EPA's proposed "Clean Power Plan" regulation would reduce CO2 emissions from the US electric power sector by 25% by 2020 and 30% by 2030, compared to 2005. Although it does not specify that the annual reduction of over 700 million metric tons of CO2--half of which had already been achieved by 2012--must all come from coal-burning power plants, such plants accounted for 75% of 2012 emissions from power generation.
It's worth recalling how we got here. In the last decade the US Congress made several attempts to enact comprehensive climate legislation, based on an economy-wide cap on CO2 and a system of trading emissions allowances: "cap and trade." In 2009 the House of Representatives passed the Waxman-Markey bill, with its rather distorted version of cap and trade. It died in the US Senate, where the President's party briefly held a filibuster-proof supermajority.
The Clean Power Plan is the culmination of the administration's efforts to regulate the major CO2 sources in the US economy, in the absence of comprehensive legislation. Although Administrator McCarthy touted the flexibility of the plan in her enthusiastic rollout speech on Monday, and suggested that its implementation might include state or regional cap and trade markets for emissions, the net result will look very different than an economy-wide approach.
For starters, there won't be a cap on overall emissions, but rather a set of state-level performance targets for emissions per megawatt-hour generated in 2020 and 2030. If electricity demand grew 29% by 2040, as recently forecast by the Energy Information Administration of the US Department of Energy, the CO2 savings in the EPA plan might be largely negated. EPA is banking on the widespread adoption of energy efficiency measures to avoid such an outcome.
Since we have many technologies for generating electricity, with varying emissions all the way down to nearly zero, many different future generating mixes could achieve the plan's goals, though not at equal cost or reliability. Ironically, since coal's share of power generation has declined from 50% in 2005 to 39% as of last year, it could be done by replacing all the older coal-fired power plants in the US with state of the art plants using either ultra-supercritical pulverized coal combustion (USC ) or integrated gasification combined cycle (IGCC).
That won't happen for a variety of reasons, not least of which is EPA's "New Source Performance Standards" published last November. That rule effectively requires new coal-fired power plants to emit around a third less CO2 than today's most efficient USC's. That's only possibly if they capture and sequester (CCS) at least some of their emissions, a feature found in only a couple of power plants now under construction globally.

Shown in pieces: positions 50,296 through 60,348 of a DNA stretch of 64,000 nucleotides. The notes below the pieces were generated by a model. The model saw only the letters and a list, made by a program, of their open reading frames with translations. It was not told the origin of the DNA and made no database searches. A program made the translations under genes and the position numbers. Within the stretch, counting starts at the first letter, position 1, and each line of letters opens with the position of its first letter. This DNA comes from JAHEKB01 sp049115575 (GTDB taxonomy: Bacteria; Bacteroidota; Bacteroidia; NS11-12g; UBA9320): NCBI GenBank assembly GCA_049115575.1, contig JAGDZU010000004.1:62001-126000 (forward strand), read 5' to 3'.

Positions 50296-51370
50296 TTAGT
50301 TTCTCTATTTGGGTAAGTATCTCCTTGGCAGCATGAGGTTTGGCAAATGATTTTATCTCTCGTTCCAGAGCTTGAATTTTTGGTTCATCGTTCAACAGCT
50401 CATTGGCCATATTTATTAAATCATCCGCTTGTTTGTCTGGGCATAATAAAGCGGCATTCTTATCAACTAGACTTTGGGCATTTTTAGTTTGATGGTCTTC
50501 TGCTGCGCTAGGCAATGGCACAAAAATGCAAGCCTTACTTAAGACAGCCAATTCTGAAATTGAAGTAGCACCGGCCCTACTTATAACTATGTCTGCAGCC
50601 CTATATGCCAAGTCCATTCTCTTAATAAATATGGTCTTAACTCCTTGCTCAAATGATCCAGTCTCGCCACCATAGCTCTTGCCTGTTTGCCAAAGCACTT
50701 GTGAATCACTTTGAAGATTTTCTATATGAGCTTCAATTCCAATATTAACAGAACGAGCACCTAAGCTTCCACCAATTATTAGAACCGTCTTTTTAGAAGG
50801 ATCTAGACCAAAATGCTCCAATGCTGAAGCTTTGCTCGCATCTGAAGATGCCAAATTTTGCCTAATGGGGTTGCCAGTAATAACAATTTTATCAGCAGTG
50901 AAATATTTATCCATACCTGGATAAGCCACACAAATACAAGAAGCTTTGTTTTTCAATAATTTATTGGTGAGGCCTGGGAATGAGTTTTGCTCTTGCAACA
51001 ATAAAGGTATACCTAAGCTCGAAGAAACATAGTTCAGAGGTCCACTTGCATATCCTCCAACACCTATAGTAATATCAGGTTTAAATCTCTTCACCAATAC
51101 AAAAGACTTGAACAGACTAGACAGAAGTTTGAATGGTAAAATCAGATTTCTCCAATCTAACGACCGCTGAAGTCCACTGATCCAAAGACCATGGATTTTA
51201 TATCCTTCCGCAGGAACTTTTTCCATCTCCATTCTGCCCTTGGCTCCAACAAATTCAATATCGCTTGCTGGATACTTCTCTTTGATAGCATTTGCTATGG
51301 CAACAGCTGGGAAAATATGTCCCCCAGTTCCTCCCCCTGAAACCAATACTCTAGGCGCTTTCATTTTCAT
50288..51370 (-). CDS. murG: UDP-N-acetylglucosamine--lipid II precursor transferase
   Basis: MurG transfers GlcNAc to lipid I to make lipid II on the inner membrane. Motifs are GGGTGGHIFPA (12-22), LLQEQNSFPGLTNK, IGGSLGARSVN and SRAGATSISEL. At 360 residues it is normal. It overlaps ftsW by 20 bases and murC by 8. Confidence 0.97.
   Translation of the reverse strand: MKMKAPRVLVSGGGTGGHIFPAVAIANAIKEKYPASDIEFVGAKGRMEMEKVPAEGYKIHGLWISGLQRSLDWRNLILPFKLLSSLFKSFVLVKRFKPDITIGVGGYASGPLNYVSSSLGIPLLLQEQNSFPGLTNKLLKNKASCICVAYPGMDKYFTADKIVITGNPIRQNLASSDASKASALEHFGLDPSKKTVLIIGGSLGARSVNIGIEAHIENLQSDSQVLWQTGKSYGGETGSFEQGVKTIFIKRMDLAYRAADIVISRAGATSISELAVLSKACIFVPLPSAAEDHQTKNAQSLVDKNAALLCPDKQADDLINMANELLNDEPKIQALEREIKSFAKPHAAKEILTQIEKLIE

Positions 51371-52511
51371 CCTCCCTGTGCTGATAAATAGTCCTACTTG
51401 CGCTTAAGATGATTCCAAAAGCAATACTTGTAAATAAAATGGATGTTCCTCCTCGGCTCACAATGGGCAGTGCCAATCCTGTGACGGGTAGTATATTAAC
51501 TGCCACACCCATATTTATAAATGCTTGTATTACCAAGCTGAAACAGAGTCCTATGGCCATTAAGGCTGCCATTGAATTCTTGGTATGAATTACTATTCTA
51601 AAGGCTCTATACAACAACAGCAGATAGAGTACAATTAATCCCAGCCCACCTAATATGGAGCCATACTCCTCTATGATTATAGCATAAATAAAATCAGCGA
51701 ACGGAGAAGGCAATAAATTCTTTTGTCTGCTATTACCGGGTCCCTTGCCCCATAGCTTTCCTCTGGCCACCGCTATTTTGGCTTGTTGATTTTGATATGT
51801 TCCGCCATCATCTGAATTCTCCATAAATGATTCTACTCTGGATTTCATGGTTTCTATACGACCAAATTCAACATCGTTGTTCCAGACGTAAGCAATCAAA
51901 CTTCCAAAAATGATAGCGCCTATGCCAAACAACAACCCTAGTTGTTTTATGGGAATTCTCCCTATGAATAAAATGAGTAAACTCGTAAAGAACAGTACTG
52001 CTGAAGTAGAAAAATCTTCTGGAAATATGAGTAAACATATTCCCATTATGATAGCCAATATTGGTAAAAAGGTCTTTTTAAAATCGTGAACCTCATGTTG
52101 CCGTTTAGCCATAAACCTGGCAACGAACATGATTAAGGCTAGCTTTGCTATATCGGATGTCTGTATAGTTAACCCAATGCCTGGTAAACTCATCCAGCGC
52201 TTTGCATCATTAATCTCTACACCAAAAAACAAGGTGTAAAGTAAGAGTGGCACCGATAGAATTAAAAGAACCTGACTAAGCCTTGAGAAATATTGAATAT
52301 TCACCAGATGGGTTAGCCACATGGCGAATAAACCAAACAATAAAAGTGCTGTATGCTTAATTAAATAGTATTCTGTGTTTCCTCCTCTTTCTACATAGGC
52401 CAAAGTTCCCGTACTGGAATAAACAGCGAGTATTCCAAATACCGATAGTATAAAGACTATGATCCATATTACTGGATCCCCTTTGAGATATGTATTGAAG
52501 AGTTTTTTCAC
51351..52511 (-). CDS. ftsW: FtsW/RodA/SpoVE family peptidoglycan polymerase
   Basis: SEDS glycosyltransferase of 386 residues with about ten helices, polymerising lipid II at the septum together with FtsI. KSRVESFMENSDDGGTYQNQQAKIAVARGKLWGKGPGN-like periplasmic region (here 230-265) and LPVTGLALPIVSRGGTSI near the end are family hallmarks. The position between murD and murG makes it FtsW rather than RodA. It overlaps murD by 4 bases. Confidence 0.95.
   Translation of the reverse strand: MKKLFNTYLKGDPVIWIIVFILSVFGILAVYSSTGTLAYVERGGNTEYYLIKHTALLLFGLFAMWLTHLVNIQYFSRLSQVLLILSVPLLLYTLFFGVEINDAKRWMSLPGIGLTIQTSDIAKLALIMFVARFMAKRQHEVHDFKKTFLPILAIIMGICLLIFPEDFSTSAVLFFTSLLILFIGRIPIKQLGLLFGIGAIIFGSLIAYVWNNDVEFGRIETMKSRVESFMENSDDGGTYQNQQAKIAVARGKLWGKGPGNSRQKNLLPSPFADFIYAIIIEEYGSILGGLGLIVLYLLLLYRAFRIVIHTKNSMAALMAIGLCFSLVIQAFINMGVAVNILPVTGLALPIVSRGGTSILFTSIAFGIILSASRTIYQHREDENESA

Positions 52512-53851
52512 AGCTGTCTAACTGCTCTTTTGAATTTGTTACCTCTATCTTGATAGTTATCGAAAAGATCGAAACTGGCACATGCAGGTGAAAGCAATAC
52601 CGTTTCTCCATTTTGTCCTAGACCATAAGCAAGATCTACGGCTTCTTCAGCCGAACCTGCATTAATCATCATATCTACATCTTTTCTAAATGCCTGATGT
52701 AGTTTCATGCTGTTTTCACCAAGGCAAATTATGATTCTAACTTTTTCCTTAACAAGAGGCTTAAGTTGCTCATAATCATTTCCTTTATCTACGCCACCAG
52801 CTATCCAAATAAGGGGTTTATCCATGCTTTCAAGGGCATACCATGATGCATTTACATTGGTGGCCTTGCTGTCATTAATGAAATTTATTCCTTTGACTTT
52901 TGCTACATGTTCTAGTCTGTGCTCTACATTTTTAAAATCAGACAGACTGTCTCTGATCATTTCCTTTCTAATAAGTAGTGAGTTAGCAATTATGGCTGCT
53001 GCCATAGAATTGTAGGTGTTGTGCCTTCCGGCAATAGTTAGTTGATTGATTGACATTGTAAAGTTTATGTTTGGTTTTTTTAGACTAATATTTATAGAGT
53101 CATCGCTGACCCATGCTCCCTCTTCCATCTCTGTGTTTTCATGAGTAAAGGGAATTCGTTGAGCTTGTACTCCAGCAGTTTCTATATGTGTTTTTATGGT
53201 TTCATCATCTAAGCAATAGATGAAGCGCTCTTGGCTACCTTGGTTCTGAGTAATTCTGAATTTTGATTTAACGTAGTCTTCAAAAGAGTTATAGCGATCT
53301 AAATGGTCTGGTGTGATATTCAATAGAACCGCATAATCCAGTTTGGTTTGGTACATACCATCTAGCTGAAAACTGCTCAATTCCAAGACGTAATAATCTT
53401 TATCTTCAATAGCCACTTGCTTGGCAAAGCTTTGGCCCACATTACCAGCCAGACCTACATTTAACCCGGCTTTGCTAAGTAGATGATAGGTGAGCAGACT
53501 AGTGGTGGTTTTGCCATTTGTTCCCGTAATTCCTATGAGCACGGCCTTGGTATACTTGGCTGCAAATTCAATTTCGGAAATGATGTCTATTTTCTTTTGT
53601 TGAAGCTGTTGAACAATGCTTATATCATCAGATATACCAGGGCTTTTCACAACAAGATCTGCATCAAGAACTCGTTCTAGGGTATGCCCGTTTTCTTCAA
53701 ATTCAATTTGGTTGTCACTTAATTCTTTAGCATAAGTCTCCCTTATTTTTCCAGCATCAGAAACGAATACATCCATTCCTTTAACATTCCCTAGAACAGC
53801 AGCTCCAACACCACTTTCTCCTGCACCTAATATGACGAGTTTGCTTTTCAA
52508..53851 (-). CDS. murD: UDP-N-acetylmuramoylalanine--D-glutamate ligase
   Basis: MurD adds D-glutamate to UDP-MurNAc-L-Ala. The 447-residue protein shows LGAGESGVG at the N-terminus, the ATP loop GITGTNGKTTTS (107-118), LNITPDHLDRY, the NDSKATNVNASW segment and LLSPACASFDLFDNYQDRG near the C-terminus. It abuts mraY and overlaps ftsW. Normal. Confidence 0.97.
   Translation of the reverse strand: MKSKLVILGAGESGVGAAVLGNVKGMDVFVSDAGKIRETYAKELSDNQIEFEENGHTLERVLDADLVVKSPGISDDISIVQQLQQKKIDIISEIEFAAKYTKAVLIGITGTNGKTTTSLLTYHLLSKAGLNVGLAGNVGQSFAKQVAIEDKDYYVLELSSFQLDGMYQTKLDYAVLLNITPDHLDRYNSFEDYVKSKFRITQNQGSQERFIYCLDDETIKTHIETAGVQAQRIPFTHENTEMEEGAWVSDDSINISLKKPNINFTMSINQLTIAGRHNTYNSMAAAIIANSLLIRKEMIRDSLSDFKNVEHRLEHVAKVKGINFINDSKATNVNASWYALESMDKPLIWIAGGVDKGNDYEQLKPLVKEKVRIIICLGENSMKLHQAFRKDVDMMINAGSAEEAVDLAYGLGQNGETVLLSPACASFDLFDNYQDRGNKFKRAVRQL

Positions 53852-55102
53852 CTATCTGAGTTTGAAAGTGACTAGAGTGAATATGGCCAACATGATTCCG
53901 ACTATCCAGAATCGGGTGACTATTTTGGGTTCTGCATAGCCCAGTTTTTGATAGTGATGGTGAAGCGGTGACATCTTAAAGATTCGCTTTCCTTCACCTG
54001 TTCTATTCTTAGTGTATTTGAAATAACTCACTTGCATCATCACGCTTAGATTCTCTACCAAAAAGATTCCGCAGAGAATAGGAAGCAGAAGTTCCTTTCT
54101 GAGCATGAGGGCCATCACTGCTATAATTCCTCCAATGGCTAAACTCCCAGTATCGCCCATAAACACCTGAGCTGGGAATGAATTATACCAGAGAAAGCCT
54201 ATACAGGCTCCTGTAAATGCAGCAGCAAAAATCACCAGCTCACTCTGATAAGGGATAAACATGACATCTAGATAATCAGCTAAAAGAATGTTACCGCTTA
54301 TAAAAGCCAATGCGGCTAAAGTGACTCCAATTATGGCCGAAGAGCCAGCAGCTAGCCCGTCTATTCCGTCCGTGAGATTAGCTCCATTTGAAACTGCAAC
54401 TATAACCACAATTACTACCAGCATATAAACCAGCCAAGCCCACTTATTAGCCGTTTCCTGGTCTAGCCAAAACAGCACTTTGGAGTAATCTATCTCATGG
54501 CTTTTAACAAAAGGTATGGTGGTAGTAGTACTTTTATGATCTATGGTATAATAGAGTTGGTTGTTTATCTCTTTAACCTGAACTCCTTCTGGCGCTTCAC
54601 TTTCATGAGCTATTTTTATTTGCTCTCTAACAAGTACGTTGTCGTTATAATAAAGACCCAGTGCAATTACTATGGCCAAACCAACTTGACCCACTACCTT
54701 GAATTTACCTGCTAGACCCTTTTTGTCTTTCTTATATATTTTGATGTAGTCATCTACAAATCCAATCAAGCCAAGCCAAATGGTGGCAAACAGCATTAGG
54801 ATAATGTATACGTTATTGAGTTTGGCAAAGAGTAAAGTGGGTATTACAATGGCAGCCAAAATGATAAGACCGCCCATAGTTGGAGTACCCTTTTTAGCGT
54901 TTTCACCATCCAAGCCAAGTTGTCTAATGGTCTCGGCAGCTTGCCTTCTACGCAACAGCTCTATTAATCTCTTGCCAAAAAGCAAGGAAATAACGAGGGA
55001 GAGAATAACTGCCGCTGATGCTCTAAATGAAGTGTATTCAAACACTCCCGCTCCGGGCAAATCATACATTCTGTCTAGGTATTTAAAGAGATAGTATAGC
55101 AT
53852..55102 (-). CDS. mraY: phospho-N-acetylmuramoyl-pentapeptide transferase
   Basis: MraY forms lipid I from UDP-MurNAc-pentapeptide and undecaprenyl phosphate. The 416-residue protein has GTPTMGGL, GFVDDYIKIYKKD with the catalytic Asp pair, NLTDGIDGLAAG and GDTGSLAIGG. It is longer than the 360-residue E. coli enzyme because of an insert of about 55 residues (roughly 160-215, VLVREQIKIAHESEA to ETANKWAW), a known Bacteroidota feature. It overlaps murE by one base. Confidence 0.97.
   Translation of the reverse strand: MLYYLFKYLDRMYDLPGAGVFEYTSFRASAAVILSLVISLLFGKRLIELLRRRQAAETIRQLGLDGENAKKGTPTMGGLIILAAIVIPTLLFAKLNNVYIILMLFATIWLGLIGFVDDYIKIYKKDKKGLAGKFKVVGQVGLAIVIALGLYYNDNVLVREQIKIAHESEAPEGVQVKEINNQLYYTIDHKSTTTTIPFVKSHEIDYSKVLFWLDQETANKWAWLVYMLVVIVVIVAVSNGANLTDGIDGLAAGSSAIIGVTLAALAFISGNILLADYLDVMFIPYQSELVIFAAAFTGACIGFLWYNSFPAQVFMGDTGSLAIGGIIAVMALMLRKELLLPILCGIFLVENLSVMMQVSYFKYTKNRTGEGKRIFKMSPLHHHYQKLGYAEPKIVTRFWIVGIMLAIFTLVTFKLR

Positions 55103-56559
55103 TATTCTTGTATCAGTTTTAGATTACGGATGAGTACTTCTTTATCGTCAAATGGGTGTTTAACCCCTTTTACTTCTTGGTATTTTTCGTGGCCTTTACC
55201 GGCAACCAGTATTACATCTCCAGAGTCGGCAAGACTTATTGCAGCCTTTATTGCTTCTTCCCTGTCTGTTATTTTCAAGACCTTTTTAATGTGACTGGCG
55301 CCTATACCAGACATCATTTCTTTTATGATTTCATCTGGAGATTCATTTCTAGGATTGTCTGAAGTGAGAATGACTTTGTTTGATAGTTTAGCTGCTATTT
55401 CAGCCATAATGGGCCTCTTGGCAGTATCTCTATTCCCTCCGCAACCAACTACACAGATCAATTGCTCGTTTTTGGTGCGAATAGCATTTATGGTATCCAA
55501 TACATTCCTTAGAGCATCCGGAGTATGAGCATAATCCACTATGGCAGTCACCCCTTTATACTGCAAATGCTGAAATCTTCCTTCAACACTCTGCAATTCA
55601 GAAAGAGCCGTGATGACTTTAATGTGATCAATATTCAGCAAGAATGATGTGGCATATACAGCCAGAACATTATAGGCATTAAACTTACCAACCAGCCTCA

It's also questionable how the capital required to upgrade the entire US coal generating fleet could be raised. Returns on such facilities have fallen, due to competition from shale gas and from renewables like wind power with very low marginal costs--sometimes negative after factoring in tax credits. Some are interpreting EPA's aggressive CO2 target for 2020 and relatively milder 2030 step as an indication that the latter target could be made much more stringent, later.
So while coal is likely to remain an important part of the US power mix in 2030, as the EPA's administrator noted, meeting these goals in the real world will likely entail a significant shift from coal to gas and renewable energy sources, while preserving roughly the current nuclear generating fleet, including those units now under construction.
If the entire burden of the shift fell to gas, it would entail increasing the utilization of existing natural gas combined cycle power plants (NGCC) and likely building new units in some states. In the documentation of its draft rules, EPA cited average 2012 NGCC utilization of 46%. Increasing utilization up to 75% would deliver over 600 million additional MWh from gas annually--a 56% increase over total 2013 gas-fired generation, exceeding the output of all US renewables last year--at an emissions reduction of around 340 million metric tons vs. coal. That would be just sufficient to meet the 30% emissions reduction target for the electricity demand and generating mix we had in 2013.
The incremental natural gas required to produce this extra power works out to about 4.4 trillion cubic feet (TCF) per year. That would increase gas consumption in the power sector by just over half, compared to 2013, and boost total US gas demand by 17%. To put that in perspective, US dry natural gas production has grown by 4.1 TCF/y since 2008.
EPA apparently anticipates power sector gas consumption increasing by just 1.2 TCF/y by 2020, and falling thereafter as end-use efficiency improves. Fuel-switching is only one of the four Best System of Emission Reduction "building blocks" EPA envisions states using, including efficiency improvements at existing power plants, increased penetration of renewable generation, and demand-side efficiency measures. The ultimate mix will vary by state and be influenced by changes in gas, coal and power prices.
I mentioned uncertainties at the beginning of this post. Aside from the inevitable legal challenges to EPA's regulation of power plant CO2 under the 1990 Clean Air Act, its imposition by executive authority, rather than legislation, leaves future administrations free to strengthen, weaken, or even abandon this approach.
Since EPA's planned emission reductions from the power sector are large on a national scale (10% of total US 2005 emissions) but still small on a global scale (2% of 2013 emissions) their long-term political sustainability may depend on the extent to which they encourage the large developing countries to follow suit in reducing their growing emissions.